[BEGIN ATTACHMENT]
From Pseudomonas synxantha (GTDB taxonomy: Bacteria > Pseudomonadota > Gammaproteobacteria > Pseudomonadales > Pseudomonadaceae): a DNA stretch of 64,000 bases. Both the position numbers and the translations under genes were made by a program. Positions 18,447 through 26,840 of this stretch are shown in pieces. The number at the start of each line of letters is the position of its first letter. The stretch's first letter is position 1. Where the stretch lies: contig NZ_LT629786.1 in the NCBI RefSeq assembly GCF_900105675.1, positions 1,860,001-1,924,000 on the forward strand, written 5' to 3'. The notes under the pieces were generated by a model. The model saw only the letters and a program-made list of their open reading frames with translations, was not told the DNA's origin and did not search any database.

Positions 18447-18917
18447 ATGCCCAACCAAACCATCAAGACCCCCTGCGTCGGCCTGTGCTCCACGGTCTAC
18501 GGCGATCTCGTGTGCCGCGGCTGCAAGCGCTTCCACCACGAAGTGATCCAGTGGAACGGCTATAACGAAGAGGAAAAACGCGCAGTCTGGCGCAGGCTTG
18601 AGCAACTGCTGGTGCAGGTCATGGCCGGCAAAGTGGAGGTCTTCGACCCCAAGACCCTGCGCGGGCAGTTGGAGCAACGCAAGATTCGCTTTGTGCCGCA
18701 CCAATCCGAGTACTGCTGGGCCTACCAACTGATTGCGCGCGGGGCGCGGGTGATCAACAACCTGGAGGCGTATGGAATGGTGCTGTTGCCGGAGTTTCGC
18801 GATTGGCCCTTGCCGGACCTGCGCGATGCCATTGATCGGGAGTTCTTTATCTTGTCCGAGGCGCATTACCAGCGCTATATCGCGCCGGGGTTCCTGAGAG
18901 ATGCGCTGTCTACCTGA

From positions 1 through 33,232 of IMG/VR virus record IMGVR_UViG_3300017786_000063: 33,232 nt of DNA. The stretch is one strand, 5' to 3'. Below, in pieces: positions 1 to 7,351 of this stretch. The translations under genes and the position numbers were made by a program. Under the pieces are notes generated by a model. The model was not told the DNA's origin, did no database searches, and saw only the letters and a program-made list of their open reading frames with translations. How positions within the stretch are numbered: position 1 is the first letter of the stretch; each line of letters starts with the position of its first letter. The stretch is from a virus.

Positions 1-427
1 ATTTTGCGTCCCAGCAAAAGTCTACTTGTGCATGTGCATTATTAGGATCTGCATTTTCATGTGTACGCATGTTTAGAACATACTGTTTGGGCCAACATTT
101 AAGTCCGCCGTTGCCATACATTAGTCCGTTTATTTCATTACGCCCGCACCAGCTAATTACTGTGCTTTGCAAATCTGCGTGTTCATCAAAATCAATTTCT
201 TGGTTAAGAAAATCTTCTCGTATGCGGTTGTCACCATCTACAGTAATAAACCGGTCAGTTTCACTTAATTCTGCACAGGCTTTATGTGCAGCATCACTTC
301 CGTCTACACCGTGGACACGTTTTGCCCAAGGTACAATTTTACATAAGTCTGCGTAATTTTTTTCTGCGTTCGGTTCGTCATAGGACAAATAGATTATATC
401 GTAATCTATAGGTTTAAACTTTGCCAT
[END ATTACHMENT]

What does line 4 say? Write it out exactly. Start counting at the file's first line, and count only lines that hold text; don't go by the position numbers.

18501 GGCGATCTCGTGTGCCGCGGCTGCAAGCGCTTCCACCACGAAGTGATCCAGTGGAACGGCTATAACGAAGAGGAAAAACGCGCAGTCTGGCGCAGGCTTG